I was lucky enough to be regularly on the road during the 1970s with Cousin Joe from New Orleans, and there was rarely a dull moment. Among the highlights were the many occasions Joe’s tours crossed paths with those of Roosevelt Sykes who Joe always addressed as “Dobby”.

Sykes had settle in New Orleans in the mid-1950s and unsurprisingly got to know the larger-than-life Cousin Joe, even in the mid-60s going into a near-two-year residency together in the Court of Two Sisters in New Orleans where, for reasons that are now lost in time, Joe was billed as Pleasant Joe.

Roosevelt was one of the most important of all blues piano players, with Otis Spann, Fats Domino, Willie Mabon, Pinetop Perkins, Smiley Lewis and Memphis Slim all acknowledging his influence on their playing.

Sykes was born in Elmar, Arkansas, in 1906. His father was a musician, his mother’s surname was Bragg which he was to put to use in 1930 when he recorded for four record labels that year under four different names, Dobby Bragg, Willy Kelly, Easy Papa Johnson and The Honeydripper, the last denoting his reputation as a ladies’ man.

The family moved to St. Louis in 1909, with Dobby regularly visiting his preacher grandfather’s farm near West Helena where from the age of 10 he taught himself to play the blues on the church organ. By the time he was 12 he was playing piano to accompany his singing and at the age of 15 he ran away from home to entertain in the gambling clubs and barrelhouses of West Helena where in 1925 he picked up with the piano player who was to become his mentor, Leothus Lee “Pork Chop” Green.

Sykes always credited him with moving him into blues and away from jazz. They worked the Louisiana and Mississippi sawmill, turpentine and levee camps together, with the older man acting as his protector.

Roosevelt’s wanderings eventually brought him to St. Louis, Missouri, where he played local dives and met and worked with the composer of the blues classic, “Goin’ Down Slow”, St. Louis Jimmy Oden. Sykes found work across the river in East St. Louis – for room, board and a dollar a day – at the barrelhouse Katy Red’s and in 1929 was heard by De Luxe Music Shop owner Jesse Johnson.

Johnson, who also worked as a talent scout, sent Sykes to New York to record for Okeh Records and the resultant release, “44 Blues”, not only became a blues standard, but also kicked off a prolific recording output that saw his work subsequently released on Melotone, Paramount, Victor, Specialty, Decca, Bullet and Bluebird. He became a valued recording session player, particularly accompanying blues singers such as Jesse Johnson’s wife Edith, St. Louis Bessie.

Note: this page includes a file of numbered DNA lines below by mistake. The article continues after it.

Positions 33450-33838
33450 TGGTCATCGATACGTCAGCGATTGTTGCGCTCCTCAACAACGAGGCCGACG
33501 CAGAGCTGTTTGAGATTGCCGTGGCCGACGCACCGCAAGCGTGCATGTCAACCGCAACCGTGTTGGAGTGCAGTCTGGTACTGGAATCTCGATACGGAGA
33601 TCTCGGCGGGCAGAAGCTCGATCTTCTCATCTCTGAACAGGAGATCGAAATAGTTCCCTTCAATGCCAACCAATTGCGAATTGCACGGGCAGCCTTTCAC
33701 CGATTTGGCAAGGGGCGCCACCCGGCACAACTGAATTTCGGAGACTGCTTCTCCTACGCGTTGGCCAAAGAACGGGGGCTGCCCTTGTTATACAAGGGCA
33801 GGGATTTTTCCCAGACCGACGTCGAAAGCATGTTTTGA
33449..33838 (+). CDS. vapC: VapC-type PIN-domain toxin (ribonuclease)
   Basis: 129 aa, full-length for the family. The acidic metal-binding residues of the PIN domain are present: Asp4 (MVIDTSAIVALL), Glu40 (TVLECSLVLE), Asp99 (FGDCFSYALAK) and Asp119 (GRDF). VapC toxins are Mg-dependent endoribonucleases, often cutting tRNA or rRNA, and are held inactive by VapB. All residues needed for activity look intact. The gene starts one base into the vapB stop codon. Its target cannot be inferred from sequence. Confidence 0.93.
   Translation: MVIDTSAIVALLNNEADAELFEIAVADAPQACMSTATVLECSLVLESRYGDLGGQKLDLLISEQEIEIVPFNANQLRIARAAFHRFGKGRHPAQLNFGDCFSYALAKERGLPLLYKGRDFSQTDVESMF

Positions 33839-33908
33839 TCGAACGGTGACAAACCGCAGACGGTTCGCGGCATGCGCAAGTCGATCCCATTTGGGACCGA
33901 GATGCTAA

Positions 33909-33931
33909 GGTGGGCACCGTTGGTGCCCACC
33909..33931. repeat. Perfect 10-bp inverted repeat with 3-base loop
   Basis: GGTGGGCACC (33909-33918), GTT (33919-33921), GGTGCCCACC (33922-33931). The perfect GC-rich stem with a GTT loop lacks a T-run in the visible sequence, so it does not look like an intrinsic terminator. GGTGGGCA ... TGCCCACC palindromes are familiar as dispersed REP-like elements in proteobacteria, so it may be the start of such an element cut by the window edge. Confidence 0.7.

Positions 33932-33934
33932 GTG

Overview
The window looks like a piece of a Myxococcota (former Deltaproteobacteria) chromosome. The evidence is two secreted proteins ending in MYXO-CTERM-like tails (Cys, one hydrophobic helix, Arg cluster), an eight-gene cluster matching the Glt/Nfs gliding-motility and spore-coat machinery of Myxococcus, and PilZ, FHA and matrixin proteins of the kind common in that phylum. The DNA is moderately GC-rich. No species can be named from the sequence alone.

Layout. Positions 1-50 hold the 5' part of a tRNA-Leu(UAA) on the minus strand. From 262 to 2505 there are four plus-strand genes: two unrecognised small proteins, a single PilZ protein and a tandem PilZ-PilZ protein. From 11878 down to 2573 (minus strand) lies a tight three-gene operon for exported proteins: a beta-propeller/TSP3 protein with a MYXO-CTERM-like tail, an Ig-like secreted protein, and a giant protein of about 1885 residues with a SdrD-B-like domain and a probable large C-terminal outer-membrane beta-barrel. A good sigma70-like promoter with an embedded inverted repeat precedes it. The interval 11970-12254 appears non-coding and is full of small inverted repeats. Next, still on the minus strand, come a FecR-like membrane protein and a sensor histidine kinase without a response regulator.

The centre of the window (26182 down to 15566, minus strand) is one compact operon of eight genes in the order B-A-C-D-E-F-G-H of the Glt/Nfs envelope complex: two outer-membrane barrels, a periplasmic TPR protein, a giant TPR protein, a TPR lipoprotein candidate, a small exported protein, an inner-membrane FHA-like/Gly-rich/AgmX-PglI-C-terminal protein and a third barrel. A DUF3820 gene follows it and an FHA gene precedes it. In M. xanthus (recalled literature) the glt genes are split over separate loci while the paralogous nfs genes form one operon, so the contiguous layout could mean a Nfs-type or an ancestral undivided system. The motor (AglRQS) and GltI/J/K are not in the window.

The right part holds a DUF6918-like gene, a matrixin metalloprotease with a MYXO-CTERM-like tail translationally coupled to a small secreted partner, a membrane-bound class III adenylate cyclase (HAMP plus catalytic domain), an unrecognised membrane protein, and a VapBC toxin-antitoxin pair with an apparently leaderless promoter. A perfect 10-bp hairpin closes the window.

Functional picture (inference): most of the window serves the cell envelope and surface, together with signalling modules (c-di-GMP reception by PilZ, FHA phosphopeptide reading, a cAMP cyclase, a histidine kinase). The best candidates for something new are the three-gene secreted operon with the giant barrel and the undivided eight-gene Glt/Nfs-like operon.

Guitarist Henry Townsend remembers Sykes playing at The Royal Candy Kitchen on Market Street in St. Louis. It was a candy shop up front with “other activities” going on in the back.

Sykes wasn’t averse to illegal speakeasies, investing his income from recording into several over the years, selling fried fish and alcohol.

In the company of Henry Townsend and singer St. Louis Jimmy, Sykes started workings clubs and bars in other cities, including Chicago, Detroit and Memphis. Around 1941, a brush with the law obliged Sykes and St. Louis Jimmy to get out of St. Louis, so they moved to Chicago where Sykes became a house musician for the Victor Bluebird label.

Bluebird saw him filling the boots of Fats Waller, also a Bluebird artist who died in 1943, but Roosevelt resisted and carried on doing his own thing.

He formed a 12-piece band which he named The Honeydrippers. He toured the South with the band while back in Chicago he worked the clubs with Memphis Minnie, Little Son Joe, Jump Jackson and Lonnie Johnson.

In 1954 Roosevelt Sykes made his move to New Orleans, playing the Gulf Coast resorts before briefly returning to St. Louis, then Chicago where he recorded for Delmark. About this time there developed in Europe a significant interest in the blues, fostered by the annual American Folk Blues Festival tours and supported by the work of British musicians Chris Barber and Julian Piper who brought important bluesmen to these shores.

Dobby was the right man in the right place at the right time to take advantage of this burgeoning interest in his work, first touring the UK and Europe in 1961 and then appearing in the Belgian film, “Roosevelt Sykes: The Honey Dripper”.

Back in the U.S. he decided to make New Orleans his permanent home, appearing in The Jazz and Heritage Festival, buddying up with Cousin Joe and seeing his career flourish with festival appearances throughout the States, and regular European tours. He made appearances in the French film “Blues Under The Skin” in 1972, the BBC series “The Devil’s Music – A History of The Blues” (episode “Nothing But Trouble”) in 1976 and a UK television programme with Sister Rosetta Tharpe, recording an album for Columbia while in London.

Roosevelt Sykes continued to tour in Europe until the late 1970s and performed pretty much up to his death, of a heart attack, in New Orleans in 1983.

The man described by Delmark boss Bob Koester as “one of the most important bluesmen of all time – he bridged the gap between Southern rural blues and Chicago electric blues” is buried in an unmarked grave in Providence Memorial Park in his adopted home of New Orleans.